With government statistics showing that an average of 36.7 doctors face medical litigation each year, the relationship between doctors and patients has deteriorated to critical proportions.
More physicians are adopting a “defensive medicine” approach as a safeguard against possible malpractice suits.
In a bid to remedy the situation, Taipei Medical University has published a comic book entitled Complete Record of Doctor-Patient Interaction.
It presents 60 real-life cases, depicted in a series of four-panel cartoons. Through the cartoon illustrations and light-hearted treatment, the book aims to improve doctor-patient communication and foster mutual understanding.
The book deals with common patient complaints, such as: “I came here first, why is the doctor not seeing me first?” and “I will be going abroad tomorrow. Why can’t I get my supply of prescription medicine for the next two months today?”
As explained in the book, the emergency ward is not run on a first-come, first-served basis: The physician has to treat urgent cases first.
As for people going abroad, they have to show their flight tickets or other documentation to receive their requested medicine, according to health regulations.
In one of the cases in the book, an elderly in-patient kept calling the nursing center for help to go to the washroom or to say that he was hungry. The patient then complained of poor service, when the nurse failed to promptly attend to his needs.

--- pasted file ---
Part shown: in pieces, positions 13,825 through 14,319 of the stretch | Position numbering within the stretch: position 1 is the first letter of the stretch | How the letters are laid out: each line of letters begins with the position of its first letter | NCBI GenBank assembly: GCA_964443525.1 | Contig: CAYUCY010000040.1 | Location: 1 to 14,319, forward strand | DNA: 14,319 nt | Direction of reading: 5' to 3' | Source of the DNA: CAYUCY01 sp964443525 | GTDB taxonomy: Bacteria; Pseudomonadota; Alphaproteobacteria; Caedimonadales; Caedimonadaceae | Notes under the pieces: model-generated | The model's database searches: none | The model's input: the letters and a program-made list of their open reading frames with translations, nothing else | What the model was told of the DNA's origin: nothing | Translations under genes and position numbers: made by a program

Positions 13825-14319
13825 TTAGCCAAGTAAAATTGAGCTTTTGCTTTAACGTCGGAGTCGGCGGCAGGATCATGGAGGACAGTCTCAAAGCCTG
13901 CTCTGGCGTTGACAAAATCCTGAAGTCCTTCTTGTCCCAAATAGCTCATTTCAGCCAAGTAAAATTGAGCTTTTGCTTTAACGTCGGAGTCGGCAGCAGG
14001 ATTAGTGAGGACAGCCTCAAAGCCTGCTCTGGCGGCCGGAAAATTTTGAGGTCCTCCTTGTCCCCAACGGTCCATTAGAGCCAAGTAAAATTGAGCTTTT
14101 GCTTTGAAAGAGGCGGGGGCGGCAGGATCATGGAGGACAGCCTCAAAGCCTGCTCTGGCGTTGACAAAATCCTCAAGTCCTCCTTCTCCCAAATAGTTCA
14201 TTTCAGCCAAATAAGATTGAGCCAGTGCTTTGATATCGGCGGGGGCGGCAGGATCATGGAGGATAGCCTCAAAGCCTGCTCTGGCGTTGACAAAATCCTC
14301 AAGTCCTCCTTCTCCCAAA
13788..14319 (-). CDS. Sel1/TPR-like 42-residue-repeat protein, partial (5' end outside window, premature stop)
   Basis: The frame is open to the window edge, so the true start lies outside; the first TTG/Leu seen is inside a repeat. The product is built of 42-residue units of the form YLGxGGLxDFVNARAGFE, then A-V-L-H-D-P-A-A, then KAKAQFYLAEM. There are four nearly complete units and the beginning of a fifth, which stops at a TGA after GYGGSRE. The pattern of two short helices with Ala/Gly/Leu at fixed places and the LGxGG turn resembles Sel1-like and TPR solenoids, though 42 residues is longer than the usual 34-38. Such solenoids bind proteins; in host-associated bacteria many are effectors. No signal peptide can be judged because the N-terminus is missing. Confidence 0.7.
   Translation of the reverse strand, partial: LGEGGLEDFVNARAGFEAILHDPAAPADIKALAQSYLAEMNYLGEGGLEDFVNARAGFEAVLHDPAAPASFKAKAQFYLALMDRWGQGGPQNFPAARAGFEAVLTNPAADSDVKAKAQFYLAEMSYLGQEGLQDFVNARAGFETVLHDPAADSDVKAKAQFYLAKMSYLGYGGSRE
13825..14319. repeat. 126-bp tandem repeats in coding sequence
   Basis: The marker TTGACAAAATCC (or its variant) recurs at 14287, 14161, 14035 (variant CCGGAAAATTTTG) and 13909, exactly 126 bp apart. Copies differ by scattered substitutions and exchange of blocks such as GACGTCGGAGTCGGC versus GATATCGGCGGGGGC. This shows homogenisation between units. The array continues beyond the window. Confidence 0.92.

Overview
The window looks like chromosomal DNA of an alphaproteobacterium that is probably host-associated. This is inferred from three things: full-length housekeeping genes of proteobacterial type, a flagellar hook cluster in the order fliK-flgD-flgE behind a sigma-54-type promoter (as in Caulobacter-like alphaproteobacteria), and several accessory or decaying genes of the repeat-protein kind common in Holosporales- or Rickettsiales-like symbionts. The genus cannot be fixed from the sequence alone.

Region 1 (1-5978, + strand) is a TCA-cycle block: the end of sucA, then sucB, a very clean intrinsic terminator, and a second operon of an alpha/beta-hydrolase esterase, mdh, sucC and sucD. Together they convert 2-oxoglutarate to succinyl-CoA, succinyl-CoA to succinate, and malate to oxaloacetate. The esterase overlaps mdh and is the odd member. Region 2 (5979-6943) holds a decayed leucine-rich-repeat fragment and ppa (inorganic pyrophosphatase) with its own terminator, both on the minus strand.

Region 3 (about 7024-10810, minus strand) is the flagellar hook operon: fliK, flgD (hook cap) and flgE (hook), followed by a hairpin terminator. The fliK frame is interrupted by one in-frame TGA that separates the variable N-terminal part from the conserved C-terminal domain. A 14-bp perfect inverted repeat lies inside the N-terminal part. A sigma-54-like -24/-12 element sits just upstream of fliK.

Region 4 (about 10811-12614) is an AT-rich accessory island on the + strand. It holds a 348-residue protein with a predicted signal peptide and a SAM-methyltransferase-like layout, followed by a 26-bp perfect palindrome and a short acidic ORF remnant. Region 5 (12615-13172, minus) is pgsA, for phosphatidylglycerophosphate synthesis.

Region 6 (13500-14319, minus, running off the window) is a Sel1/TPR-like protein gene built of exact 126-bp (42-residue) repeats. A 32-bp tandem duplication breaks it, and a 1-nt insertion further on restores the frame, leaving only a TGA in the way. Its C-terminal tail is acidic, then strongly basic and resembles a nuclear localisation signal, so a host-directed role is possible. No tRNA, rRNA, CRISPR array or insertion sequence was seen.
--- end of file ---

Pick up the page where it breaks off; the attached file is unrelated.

After he was given an explanation, the man understood that nurses have to care for many patients in the hospital, and that he was not being neglected.
“Communication problems leading to misunderstanding are the main cause of the strained doctor-patient relationship. This accounts for about 70 to 80 percent of all medical litigation cases,” said Cheng Hsin-chung (鄭信忠), head of the university’s dentistry department, who was responsible for planning and supervising the comic book project.
Most doctors share the same level of competence, and the only real difference is in “communication skills” and “empathy for patients,” he said, adding that doctors must try to put themselves in the patients’ shoes.
Cheng said that in dentistry, an injection is needed in some cases, but patients are often not willing to have the needle for fear of pain.
“If the dentist responds by asking: ‘‘What are you afraid of? There is always some pain with a needle injection,’ this would only lead to psychological conflict between the two sides,” Cheng said.
“Instead, he could say: ‘I understand that you are afraid of pain, but as your doctor I don’t want any more pain than is necessary to treat you.’ It is better this way,” Cheng said.
University officials said that the first 8,000 copies will be distributed to the Taiwan Hospital Association and the Taiwan Medical Association.
Copyright charges will be lifted, so that more hospitals and medical organizations can print and distribute the comic book to the public, they said.